During this past year, 2020 has shown significant growth in enterprise video traffic to address a wide range of use cases in response to the COVID-19 pandemic. But organisations are wrestling with how to accommodate this increase in video data traffic without compromising network performance.
Eli Garten, Senior Vice President of Enterprise Video Solutions at VITEC, notes that from a network utilisation perspective, the rise in demand for quick and easy access to live TV as well as internal corporate video could not have come at a worse time. “The challenge of managing video became more acute after 2017 when the developers of the major browsers decided to end support for video plugins and extensions that made efficient multicast video delivery viable,” he said.
“Many organisations were faced with a stark choice – either scale back video applications running through their networks, or transition to unicast-based video delivery systems, using video formats browsers natively supported, that have added significant costs while overloading network and IT infrastructure.
“In short, it represented a major step backwards for video applications in enterprise, sports and entertainment, military and government, education and other industries requiring secure streaming on a large scale.”
Streaming at the Enterprise Level
To help understand and appreciate today’s environment, Eli briefly reviewed the evolution of video streaming at the enterprise level. “In the early days in the 1980s and ‘90s, video delivery to a large user base – either in local area networks (LANs) or over wide area networks (WANs) – used the MPEG1 standard and a dedicated hardware decoder or software player, because computer CPUs were not yet powerful enough to process video,” he said. “In some instances, software players were accelerated by video decoding cards.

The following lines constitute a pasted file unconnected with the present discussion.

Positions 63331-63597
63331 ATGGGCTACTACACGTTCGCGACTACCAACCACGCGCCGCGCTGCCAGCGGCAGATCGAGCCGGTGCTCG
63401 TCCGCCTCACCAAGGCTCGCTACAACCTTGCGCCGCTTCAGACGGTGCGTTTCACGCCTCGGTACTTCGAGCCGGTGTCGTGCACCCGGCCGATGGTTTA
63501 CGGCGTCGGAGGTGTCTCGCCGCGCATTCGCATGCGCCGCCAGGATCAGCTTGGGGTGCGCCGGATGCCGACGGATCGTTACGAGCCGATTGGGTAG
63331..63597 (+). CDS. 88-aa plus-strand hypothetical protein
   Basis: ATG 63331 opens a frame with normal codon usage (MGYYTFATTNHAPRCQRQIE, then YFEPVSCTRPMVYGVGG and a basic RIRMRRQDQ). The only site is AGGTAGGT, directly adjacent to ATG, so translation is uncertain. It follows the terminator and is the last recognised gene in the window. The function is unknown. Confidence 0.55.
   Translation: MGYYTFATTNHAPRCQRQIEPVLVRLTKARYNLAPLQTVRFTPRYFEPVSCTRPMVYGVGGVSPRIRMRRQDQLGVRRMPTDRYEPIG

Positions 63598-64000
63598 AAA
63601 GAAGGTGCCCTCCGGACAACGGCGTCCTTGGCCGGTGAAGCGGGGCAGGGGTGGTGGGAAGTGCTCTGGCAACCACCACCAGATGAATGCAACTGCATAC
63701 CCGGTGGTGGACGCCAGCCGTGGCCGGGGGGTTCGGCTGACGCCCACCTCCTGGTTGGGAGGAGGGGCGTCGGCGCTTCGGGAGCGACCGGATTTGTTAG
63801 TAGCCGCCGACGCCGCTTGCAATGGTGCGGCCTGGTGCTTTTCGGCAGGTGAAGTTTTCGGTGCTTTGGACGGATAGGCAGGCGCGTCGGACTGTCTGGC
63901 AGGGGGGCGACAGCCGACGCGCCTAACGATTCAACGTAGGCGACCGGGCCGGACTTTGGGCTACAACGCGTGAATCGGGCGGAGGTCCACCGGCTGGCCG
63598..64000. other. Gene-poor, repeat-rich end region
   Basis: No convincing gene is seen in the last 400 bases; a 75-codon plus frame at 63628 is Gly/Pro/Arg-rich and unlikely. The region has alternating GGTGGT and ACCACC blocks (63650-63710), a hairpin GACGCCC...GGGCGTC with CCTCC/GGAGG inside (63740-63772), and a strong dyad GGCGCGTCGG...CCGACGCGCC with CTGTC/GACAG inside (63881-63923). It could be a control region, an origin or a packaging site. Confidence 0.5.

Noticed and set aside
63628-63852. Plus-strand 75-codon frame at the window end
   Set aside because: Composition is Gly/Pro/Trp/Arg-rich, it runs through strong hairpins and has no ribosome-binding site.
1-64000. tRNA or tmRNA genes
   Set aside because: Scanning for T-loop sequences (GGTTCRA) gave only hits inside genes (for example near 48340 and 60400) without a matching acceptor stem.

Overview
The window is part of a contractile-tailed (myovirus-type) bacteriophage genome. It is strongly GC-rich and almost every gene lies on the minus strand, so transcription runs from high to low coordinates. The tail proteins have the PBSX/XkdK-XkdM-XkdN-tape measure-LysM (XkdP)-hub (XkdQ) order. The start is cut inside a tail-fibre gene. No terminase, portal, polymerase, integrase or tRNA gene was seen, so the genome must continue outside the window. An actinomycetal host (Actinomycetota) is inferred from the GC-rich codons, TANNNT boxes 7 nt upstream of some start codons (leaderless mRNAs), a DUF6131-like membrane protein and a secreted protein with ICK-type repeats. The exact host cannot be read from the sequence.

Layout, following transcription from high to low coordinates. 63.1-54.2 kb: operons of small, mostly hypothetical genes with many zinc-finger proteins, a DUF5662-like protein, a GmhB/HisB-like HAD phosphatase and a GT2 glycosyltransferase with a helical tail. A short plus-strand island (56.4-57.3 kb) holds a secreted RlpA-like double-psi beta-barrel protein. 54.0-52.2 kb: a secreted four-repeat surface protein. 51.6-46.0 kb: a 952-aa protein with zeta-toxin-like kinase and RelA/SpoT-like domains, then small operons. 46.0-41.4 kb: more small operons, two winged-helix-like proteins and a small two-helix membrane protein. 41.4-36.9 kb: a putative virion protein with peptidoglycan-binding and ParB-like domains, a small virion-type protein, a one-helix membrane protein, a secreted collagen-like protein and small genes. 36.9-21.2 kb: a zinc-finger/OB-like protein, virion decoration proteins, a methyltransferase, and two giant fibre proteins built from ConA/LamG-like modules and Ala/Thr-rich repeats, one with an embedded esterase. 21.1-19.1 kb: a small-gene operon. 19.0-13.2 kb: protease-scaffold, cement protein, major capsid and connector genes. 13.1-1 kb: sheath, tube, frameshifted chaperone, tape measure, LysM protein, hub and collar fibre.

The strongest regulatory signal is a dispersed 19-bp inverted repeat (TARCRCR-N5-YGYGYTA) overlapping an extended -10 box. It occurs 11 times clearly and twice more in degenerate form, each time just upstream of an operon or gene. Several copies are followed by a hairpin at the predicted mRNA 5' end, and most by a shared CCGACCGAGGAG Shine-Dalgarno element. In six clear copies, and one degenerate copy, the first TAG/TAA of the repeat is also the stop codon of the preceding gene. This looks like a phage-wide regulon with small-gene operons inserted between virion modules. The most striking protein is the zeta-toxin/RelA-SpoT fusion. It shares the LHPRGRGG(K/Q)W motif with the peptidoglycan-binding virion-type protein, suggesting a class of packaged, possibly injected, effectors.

“Over time, as CPUs matured and browsers became more sophisticated, companies started developing browser plugins and browser extensions to build integrated video playback systems. Operating systems and browsers began focusing on over-the-top delivery via the internet by using buffered video formats.”
As video and protocols like Flash, Silverlight and HLS evolved, new systems emerged. These systems sensed the network capability and adapted to variances in the quality of service and bandwidth to deliver, to each individual user, an optimised stream quality based on the user’s data link performance.
Eli said, “These systems were great for streaming video over the internet, but not so great for the enterprise domain due to the redundancy in content, which had to be duplicated for each user, and the high delay associated with the buffered streaming protocols. Enterprises had to rely on homegrown approaches – including extensions or browser plugins.”
Higher Cost, Lower Performance
The marketplace eventually standardised their video distribution platforms on those extensions and browser plugins as a way to cost-effectively address business demand. Handling delivery this way went well until the major browser providers – Google, Apple and Microsoft – decided to cease support for these browser-based tools citing security, stability and performance concerns.
Business video has been lagging behind ever since, because those industries with enterprise level traffic were forced to adopt expensive and network-inefficient unicast solutions. According to Eli, this trend had dramatic implications from both an economic and operational perspective.